When one is just forming an acquaintance with the Wood and the Rue Anemones, it frequently happens that the names of the two flowers become confused in the mind, and one finds it bothersome to determine at sight which is which. It is easy, however to memorize
Wood - one, Rue - two, Wood - one, Rue - two, and to fix in the mind that the Wood Anemone has one flower and one root stalk, hence Wood-one; while the Rue Anemone has two or more flowers and two or more root parts, hence, Rue - two. But there is no reason in the wide, wide world to confuse the plants, although they exhibit similar traits, and the foregoing matter is intended merely for the purpose of keeping their names mentally distinct. This will be better appreciated when it is considered that both species blossom at about the same time, and often grow side by side. The most striking difference between the Wood and Rue Anemone is found in the roots. The former has a thick, horizontal root stock, while the roots of the latter are formed of a small group of little bulbs, resembling tiny sweet potatoes. The perfect, white flower is sometimes tinted with pink. It is smaller than those of its cousin, the Wind Flower, and in common with them, it soon perishes after being plucked. From five to ten, usually six, thin, oval, petal-like sepals form the flower, which varies from one-half to one inch in diameter. It has numerous short, yellow-tipped, white, hair-like stamens clustered around the several light green pistils in the centre. Two, or generally three, flowers are borne on slender stems in a cluster surrounded with a loose whorl of three-lobed, hair-stemmed leaflets, the stems of which unite on the stalk with those of the flowers. The centre flower opens first. The single, slender, erect stem is stained with red, and grows from four to nine inches high. The leaflets of the compound leaves, which appear after the flowers, are grouped into threes, and strongly resemble those of the Meadow Rue. Their texture is smooth and fine, medium or dark green in colour, or at first often tinged with red, and notched into two or three lobes on the rounding end. They are delicately veined and rise directly from the roots. The Rue Anemone is found commonly during the spring from March to June, in thin woods, throughout the Eastern United States, west to Kansas and Minnesota, and sparingly in Ontario. The Latin name is derived from the Greek and means bound together.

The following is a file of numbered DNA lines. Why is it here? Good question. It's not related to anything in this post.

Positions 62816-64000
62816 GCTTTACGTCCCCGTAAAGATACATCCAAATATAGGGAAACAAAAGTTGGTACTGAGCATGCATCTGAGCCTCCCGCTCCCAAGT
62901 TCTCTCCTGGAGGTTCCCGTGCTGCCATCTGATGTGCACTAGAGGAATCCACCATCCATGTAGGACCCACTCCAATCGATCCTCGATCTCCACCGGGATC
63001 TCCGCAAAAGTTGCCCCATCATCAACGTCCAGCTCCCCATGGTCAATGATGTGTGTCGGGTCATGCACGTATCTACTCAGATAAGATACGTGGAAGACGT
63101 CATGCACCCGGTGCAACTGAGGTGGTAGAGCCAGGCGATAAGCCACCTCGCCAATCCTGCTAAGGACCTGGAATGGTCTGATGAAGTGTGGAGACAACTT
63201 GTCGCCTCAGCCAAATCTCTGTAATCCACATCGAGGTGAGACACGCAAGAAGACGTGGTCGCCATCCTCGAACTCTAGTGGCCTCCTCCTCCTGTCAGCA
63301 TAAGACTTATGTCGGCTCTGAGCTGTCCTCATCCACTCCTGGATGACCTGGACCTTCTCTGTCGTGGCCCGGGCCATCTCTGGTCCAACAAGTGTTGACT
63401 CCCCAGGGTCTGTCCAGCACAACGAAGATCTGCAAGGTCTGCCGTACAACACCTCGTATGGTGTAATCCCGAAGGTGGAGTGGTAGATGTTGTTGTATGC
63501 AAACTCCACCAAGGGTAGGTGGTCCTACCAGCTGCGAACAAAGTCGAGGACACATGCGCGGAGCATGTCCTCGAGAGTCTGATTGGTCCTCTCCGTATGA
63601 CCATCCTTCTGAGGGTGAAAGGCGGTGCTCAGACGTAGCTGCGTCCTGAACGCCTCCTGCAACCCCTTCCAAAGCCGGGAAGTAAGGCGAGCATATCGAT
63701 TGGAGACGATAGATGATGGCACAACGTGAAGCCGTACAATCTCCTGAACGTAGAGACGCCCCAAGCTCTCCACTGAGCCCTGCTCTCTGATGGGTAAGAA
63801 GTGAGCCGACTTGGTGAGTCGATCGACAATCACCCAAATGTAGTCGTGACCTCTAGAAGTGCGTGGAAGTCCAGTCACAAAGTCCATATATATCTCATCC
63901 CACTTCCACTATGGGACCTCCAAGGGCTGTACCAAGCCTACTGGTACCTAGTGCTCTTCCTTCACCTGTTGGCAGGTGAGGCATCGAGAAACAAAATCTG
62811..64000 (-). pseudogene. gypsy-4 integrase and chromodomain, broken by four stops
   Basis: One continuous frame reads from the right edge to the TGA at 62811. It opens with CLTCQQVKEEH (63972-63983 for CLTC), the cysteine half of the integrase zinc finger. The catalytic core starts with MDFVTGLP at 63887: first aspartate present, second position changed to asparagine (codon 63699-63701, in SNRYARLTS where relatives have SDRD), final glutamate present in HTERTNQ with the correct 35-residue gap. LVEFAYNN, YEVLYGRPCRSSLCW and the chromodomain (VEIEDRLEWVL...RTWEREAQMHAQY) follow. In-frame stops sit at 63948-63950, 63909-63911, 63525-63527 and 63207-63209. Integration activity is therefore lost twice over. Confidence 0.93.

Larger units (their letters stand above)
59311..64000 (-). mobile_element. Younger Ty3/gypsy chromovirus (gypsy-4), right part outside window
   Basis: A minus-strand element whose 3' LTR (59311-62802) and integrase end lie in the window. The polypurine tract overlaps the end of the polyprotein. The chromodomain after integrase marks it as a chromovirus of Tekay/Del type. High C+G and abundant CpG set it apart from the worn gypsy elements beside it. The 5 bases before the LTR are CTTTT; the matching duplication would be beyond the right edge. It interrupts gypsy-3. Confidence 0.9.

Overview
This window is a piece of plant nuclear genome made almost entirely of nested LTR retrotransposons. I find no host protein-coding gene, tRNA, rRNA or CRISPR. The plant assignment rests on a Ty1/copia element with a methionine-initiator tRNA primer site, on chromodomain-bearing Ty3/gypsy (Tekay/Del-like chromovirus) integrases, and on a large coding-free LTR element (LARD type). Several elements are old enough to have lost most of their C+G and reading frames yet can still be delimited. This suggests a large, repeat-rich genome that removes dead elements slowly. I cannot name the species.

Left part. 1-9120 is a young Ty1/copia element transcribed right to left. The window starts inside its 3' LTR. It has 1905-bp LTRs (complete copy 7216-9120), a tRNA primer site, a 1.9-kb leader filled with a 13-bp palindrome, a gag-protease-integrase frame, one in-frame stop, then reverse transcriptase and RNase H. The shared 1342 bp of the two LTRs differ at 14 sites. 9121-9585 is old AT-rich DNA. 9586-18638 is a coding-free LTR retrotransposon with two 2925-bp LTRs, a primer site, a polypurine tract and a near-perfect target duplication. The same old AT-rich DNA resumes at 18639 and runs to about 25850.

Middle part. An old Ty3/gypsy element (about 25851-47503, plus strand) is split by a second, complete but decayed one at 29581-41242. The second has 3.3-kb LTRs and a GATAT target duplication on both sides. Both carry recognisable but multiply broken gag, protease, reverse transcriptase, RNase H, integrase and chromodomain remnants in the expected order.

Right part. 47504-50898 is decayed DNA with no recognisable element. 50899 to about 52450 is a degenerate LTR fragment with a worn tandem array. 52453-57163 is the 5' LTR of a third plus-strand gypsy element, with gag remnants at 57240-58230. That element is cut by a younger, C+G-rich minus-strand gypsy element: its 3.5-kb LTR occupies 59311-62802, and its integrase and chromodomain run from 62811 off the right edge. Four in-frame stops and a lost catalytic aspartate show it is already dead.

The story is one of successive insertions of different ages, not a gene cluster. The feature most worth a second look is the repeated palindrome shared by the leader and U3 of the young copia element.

RUE ANEMONE. Anemonella thalictroides.